Forget Your Ears, Move Your Feet:
An Artists in Schools project with hearing impaired and hearing students proves that the power of dance comes from within.
A joyful dance performance at St Albans East Primary School was the end result of an exciting collaborative project between deaf choreographer Jo Dunbar and Years 3 – 5 students. The project, funded by Arts Victoria’s Artists in Schools program, drew on both traditional and contemporary dance styles for inspiration, uniting hearing and hearing impaired students across cultural boundaries.
St Albans East Primary School is a culturally diverse school with students from many Islander, Asian and African backgrounds. The children come from approximately thirty-five different language groups and a small percentage of the students are also hearing impaired. As a deaf dancer, Jo Dunbar was uniquely positioned to bring the students together. Jo is an established performer who has worked with a range of dance companies from the UK and Australia including Strange Fruit, Deaf Can Dance and The Delta Project, a Melbourne company of deaf and hearing performers. At St Albans, she connected both hearing and hearing-impaired students in a culturally rich exploration of dance.
During weekly workshops that ran across two school terms in 2014, Jo and the students explored physical movement from gymnastics to street dance to Bollywood, opening the student’s minds to the possibility that any move could be “dance” if you applied space, timing, rhythm and form. Using visual cues to communicate with the class, Jo provided a strong role model for the hearing impaired children, giving them the opportunity to take leadership roles within the workshop.
The school secured further funds for Ghanaian drummer Kofi Kunkpe to work with Jo and the students to provide the music for their workshops and final performance, an important cue for hearing impaired students and also for those students connecting with African culture. The teachers at St Albans also gave their enthusiastic support, acknowledging the broad educational outcomes of the project. Jo’s dance project provided an effective and engaging method to embed health and physical education, the arts and communication into the curriculum, while supporting the school’s newly established performing arts program.
‘The students were brilliantly creative and engaged in the program with such positive attitudes and support of each other,’ Jo says. ‘It has inspired me to continue this program in other mainstream schools who have Deaf Support units, (where) I can continue to be a role model for the deaf students and offer creative tools to build bridges with their peers.’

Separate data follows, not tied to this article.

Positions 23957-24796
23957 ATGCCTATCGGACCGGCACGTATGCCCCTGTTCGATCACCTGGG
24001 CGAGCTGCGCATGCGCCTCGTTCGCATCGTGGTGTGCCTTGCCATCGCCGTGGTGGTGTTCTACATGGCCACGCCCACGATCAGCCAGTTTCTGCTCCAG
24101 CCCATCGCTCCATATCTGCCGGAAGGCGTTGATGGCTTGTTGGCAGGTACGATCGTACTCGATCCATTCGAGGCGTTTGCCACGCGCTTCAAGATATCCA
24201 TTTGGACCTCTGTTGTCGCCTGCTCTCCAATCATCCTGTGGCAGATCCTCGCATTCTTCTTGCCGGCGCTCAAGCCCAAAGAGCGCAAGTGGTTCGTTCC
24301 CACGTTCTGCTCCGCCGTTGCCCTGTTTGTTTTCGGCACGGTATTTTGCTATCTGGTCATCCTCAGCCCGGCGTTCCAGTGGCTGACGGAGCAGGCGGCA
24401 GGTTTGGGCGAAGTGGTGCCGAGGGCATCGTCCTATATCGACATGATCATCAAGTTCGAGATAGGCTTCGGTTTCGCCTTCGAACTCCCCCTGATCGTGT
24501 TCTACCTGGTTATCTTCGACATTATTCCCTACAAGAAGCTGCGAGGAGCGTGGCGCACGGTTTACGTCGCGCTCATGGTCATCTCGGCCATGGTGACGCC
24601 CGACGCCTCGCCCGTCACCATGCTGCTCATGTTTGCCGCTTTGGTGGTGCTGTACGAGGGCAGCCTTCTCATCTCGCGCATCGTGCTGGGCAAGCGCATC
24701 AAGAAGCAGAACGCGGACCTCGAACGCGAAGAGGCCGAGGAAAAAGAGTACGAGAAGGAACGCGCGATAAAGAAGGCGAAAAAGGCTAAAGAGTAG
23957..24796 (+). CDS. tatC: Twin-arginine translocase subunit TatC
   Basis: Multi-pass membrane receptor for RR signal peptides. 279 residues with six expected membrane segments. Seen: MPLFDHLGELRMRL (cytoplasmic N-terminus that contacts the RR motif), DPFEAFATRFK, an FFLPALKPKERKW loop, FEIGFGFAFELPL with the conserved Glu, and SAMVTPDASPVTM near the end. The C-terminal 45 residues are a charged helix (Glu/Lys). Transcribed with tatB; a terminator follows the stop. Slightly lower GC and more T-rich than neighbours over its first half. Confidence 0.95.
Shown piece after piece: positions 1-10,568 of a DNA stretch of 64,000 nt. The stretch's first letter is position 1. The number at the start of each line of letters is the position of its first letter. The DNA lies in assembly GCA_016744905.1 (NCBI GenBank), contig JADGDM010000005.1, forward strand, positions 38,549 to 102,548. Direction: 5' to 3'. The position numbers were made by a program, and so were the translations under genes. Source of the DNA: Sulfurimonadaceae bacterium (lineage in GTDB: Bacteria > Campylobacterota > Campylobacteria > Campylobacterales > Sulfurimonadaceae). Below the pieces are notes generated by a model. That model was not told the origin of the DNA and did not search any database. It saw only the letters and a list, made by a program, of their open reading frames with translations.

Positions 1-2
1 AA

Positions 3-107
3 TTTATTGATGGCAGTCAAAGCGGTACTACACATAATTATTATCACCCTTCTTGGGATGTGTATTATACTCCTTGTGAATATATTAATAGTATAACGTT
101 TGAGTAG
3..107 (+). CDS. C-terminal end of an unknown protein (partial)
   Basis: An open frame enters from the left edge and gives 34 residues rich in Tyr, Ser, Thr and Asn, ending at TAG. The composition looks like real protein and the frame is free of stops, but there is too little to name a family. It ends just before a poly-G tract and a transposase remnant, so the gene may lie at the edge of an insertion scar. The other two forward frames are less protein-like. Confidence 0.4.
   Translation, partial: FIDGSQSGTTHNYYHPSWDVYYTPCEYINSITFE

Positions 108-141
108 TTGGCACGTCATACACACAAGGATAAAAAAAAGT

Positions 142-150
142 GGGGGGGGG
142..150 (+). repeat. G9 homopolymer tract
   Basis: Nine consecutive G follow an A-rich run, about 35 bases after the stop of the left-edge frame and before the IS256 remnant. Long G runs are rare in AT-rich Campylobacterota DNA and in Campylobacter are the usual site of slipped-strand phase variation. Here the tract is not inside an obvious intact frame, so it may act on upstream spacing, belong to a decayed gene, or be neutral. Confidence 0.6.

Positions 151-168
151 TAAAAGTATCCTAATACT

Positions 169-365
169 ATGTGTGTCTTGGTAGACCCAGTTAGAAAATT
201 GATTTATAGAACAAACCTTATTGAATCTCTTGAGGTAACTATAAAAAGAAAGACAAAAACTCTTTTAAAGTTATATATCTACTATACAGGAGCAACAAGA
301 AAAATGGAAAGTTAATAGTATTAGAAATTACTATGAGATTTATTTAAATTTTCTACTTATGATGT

Year 5 student Calvin summed up the experience of many of the students in saying that the project, ‘taught us the importance of teamwork, movement, music, confidence, expression and how to believe in ourselves.’
With Jo’s guidance and encouragement many of the students overcame their initial shyness and embarrassment, gaining confidence in their ability to join in and express themselves through dance. This was evident in the final dance performance which was attended by the whole school community, including parents. According to one observer, the increased confidence of both the deaf and hearing students as a result of this project was palpable.
A Prep student who watched the final performance said, ‘It made my heart move.’
Good to Know
Research by Melbourne University on Arts Victoria’s Artists in Schools and Extended Schools Residencies programs (Partnerships Between Schools and the Professional Arts Sector: Evaluation of Impact on Student Outcomes, 2011) revealed that arts partnerships have an overall positive impact on the following student outcomes:
- Student engagement (involvement in learning, persistence and pride in work, willingness to accept challenges, display of positive attitudes to learning)
- Student voice (directing own styles of learning, having impact on courses of study, having impact on school learning policies)
- Social Learning (working in teams, building social relationships, seeking contact with and mirroring behaviours of adult role models and/or capable peers)
- Creative skills (being innovative and inventive, utilising divergent thinking, originality, problem solving skills)
- Arts related knowledge and skills (applying art forms’ conventions, developing and using arts skills techniques and processes, reflecting on art works, critiquing and evaluation own and others works)
The St Albans’ Dance Project noted improvements that correlate with the findings of other Artists in Schools projects such as:
- More active student participation/increased student pride in their work
- Improved attention span, persistence and rising to a challenge
- Greater participation in discussions and the offering of opinions